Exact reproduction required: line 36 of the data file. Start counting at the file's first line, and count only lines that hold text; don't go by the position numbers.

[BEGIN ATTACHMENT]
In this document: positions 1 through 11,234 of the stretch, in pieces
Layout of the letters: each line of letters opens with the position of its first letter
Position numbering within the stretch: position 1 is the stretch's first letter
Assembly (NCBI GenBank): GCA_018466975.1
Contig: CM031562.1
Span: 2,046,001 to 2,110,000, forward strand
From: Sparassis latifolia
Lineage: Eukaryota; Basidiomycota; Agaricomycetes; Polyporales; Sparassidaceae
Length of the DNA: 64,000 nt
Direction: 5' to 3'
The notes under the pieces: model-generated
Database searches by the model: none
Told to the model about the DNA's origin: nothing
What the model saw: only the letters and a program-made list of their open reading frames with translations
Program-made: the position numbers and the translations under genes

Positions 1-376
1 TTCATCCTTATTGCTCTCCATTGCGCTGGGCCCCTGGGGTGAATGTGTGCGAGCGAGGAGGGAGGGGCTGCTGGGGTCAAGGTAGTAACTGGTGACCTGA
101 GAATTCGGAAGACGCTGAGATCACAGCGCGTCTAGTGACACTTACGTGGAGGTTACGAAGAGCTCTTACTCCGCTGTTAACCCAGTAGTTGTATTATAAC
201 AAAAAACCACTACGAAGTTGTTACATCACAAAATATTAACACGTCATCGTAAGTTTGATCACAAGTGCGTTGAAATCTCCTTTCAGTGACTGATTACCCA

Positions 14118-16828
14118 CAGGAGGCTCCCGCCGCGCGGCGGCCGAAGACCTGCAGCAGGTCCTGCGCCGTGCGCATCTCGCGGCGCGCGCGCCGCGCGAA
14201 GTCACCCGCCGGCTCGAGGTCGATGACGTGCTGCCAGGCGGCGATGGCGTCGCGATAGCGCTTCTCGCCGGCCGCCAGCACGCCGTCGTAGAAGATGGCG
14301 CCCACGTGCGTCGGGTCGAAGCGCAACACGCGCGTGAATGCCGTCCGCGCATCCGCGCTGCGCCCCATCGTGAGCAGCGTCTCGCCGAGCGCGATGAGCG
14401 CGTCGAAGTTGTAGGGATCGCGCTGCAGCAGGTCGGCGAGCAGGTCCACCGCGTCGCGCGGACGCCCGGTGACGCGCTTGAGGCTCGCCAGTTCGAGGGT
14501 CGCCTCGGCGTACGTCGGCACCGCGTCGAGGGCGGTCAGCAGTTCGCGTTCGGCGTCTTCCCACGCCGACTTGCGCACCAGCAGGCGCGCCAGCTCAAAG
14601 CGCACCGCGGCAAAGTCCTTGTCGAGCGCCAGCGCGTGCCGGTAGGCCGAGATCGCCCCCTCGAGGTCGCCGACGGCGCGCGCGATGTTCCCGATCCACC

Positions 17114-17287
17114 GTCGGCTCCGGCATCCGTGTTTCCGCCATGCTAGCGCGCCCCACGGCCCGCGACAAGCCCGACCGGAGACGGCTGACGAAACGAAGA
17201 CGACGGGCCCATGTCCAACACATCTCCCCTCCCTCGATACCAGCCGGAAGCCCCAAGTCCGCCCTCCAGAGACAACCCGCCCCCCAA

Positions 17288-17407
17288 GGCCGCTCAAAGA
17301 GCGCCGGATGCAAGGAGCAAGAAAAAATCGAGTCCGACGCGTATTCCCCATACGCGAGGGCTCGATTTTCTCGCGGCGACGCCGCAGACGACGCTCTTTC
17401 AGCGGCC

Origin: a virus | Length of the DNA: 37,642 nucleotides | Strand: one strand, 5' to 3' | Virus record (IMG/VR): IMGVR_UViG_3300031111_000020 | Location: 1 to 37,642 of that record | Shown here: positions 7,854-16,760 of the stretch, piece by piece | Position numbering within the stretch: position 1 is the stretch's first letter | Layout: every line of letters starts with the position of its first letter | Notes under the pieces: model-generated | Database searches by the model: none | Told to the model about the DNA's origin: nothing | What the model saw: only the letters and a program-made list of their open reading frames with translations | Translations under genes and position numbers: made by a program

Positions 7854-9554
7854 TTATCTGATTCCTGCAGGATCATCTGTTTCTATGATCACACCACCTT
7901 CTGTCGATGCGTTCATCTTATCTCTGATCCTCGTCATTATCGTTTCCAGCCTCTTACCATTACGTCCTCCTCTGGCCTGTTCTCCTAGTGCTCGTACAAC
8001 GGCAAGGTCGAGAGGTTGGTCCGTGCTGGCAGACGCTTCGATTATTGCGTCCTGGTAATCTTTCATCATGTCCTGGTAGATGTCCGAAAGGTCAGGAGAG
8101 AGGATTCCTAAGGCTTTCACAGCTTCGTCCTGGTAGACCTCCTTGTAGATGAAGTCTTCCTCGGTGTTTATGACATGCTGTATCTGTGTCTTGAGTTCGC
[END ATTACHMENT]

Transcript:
7854 TTATCTGATTCCTGCAGGATCATCTGTTTCTATGATCACACCACCTT